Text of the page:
Artifact Discovery during the Trenching of Fiber from the TERRA Kotzebue Tower to the GCI Earth Station
In order to bring 3G wireless internet to Kotzebue, Unicom, a wholly owned subsidiary of GCI, connected fiber optic cable from its TERRA tower to the GCI Earth Station. The fiber runs aerially with the KEA power poles until the design called for buried fiber to avoid the airport glide path. In 2013, numerous artifacts were unearthed in this trench on Kikiktagruk Inupiat Corporation (KIC) land.
TERRA is the next-generation communications network for Northwest Alaska. In the past, schools, health clinics, and local governments relied on expensive private satellite networks which experienced slow connections, low reliability, and limited capacity. Kotzebue’s connection to the TERRA “backbone” via terrestrial microwave in 2015 increased internet bandwidth and provided 3G wireless for the first time ever.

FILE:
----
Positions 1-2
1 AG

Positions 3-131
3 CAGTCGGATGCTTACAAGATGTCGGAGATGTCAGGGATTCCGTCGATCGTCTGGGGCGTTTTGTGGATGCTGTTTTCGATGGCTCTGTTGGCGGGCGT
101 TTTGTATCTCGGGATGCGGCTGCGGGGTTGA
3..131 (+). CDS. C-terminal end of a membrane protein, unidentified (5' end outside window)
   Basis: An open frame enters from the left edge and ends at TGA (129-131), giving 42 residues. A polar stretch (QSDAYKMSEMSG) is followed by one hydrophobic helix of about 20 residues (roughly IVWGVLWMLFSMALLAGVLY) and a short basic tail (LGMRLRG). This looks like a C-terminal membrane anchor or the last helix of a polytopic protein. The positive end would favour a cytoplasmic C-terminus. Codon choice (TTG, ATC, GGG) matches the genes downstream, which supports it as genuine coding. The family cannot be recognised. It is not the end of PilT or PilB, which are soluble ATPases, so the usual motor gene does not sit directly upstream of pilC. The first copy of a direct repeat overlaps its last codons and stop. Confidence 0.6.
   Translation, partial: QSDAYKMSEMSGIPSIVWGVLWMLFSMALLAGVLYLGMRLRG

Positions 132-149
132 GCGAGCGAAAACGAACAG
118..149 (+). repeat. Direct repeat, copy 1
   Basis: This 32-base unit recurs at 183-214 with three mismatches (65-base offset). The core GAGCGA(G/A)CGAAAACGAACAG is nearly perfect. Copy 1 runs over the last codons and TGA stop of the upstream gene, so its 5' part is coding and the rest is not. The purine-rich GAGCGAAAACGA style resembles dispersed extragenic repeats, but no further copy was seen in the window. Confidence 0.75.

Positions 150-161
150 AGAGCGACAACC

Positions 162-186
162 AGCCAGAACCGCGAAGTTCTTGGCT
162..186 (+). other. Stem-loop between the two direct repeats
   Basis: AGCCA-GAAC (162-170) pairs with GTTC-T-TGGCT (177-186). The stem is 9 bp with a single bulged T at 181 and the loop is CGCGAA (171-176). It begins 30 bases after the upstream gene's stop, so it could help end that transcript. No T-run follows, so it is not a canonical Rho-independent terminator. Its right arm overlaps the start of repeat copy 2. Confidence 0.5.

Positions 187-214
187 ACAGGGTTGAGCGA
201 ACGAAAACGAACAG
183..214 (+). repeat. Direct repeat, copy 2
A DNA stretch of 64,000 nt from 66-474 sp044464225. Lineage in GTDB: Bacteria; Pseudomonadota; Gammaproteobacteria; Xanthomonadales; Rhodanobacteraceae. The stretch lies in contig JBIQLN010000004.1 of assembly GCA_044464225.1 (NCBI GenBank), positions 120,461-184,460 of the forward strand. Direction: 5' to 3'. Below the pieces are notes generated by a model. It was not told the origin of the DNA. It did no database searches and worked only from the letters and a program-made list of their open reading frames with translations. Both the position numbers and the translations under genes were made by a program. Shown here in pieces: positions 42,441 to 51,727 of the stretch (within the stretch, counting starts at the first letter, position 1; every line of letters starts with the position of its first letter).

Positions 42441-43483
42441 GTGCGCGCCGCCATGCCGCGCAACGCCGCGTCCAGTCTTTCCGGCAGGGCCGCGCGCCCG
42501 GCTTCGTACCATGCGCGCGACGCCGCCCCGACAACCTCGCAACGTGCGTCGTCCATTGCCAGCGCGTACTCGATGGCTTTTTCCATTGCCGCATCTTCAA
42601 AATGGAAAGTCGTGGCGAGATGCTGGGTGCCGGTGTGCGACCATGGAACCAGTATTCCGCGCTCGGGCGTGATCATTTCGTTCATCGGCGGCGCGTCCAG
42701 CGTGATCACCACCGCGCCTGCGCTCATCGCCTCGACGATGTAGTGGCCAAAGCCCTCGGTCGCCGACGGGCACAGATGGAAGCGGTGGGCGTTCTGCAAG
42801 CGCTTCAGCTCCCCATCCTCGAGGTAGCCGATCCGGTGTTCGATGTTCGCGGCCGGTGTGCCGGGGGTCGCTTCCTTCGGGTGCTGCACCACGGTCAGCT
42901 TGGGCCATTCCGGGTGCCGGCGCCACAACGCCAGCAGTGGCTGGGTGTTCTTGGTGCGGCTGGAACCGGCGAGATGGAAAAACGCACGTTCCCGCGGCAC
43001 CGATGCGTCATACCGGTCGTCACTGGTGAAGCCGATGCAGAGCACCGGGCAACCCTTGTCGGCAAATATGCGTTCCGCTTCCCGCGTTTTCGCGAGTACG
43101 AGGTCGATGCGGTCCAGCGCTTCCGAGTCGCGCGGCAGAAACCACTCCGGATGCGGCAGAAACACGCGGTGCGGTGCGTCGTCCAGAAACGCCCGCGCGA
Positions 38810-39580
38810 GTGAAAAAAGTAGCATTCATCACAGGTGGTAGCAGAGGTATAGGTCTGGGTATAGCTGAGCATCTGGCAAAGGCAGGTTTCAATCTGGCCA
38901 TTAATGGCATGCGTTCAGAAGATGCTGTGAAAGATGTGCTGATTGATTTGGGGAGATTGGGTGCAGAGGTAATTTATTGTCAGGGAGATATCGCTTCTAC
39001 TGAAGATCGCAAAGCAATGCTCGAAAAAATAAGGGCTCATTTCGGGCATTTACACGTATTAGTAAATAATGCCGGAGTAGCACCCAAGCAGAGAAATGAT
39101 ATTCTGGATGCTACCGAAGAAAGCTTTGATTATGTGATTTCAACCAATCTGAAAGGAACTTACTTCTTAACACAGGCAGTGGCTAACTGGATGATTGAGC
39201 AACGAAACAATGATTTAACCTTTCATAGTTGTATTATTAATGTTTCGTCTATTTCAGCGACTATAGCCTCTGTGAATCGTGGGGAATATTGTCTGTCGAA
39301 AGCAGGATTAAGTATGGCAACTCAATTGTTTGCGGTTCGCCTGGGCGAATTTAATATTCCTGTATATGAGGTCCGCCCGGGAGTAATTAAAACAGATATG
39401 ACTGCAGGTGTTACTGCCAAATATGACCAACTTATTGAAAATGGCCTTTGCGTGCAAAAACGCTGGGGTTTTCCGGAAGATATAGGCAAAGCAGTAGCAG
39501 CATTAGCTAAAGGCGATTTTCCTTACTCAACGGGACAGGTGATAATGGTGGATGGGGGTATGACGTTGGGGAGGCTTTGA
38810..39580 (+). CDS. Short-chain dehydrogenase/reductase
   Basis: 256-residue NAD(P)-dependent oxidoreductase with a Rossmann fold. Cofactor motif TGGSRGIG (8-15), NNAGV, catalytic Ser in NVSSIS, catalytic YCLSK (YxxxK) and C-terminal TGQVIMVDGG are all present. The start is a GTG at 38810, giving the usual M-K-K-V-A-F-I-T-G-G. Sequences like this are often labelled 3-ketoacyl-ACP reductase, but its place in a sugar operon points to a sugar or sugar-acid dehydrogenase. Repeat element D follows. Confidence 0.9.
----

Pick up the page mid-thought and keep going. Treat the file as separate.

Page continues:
Portions of the TERRA telecommunications “backbone” utilizes lands owned by the Bureau of Land Management (BLM) therefore BLM is leading the mitigation efforts associated with the disturbance of artifacts. A Memorandum of Agreement was signed with the BLM, State Historic Preservation Officer, Unicom/GCI, and the land owner KIC in order to mitigate impacts to archaeological sites and find the most suitable route to lay the fiber in 2015. GCI is paying for the long-term curation of the artifacts at the UAF Museum of the North as well as this website which stores long-lasting educational materials for the community of Kotzebue.